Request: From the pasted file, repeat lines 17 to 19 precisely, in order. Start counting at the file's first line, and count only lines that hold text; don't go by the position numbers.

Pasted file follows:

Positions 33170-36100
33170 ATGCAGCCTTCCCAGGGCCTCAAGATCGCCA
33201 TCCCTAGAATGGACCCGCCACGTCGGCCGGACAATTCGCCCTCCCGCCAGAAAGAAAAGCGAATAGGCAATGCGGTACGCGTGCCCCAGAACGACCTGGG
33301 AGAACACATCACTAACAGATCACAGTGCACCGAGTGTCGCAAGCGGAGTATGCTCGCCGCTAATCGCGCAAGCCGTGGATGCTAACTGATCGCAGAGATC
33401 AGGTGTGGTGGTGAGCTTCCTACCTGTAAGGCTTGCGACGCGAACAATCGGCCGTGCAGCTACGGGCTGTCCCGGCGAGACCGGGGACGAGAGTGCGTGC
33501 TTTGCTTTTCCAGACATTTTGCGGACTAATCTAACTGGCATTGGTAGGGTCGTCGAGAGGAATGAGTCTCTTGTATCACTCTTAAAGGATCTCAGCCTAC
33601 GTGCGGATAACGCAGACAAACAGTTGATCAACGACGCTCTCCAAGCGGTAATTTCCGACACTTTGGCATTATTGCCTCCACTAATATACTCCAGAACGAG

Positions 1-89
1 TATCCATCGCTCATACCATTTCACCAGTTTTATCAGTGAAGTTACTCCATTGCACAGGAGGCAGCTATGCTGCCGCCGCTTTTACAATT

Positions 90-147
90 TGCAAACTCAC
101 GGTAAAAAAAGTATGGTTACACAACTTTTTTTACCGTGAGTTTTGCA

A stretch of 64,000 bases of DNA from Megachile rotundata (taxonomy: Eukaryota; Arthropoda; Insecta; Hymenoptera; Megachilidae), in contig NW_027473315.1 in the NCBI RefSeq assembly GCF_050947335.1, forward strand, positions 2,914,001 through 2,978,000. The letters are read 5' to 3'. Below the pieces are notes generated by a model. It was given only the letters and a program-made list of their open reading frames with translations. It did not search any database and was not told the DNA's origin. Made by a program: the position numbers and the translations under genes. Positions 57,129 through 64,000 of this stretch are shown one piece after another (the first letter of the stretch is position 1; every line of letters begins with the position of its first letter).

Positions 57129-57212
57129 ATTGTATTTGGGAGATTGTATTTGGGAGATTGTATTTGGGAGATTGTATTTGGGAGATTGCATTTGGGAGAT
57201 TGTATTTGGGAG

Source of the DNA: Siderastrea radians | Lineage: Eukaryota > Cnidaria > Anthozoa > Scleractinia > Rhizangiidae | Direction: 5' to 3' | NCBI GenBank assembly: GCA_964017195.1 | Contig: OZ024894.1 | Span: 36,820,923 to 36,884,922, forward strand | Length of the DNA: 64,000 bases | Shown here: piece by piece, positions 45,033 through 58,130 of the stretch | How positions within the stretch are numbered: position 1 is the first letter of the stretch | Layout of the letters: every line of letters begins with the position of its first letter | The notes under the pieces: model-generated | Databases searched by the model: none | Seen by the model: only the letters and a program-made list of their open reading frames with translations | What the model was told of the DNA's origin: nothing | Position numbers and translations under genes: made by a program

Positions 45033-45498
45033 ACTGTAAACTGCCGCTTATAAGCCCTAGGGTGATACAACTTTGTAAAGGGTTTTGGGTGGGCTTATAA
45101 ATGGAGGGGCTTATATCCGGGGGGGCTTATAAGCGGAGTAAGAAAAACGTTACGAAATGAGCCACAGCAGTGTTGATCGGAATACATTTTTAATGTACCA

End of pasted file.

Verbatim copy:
Source of the DNA: Siderastrea radians | Lineage: Eukaryota > Cnidaria > Anthozoa > Scleractinia > Rhizangiidae | Direction: 5' to 3' | NCBI GenBank assembly: GCA_964017195.1 | Contig: OZ024894.1 | Span: 36,820,923 to 36,884,922, forward strand | Length of the DNA: 64,000 bases | Shown here: piece by piece, positions 45,033 through 58,130 of the stretch | How positions within the stretch are numbered: position 1 is the first letter of the stretch | Layout of the letters: every line of letters begins with the position of its first letter | The notes under the pieces: model-generated | Databases searched by the model: none | Seen by the model: only the letters and a program-made list of their open reading frames with translations | What the model was told of the DNA's origin: nothing | Position numbers and translations under genes: made by a program

Positions 45033-45498
45033 ACTGTAAACTGCCGCTTATAAGCCCTAGGGTGATACAACTTTGTAAAGGGTTTTGGGTGGGCTTATAA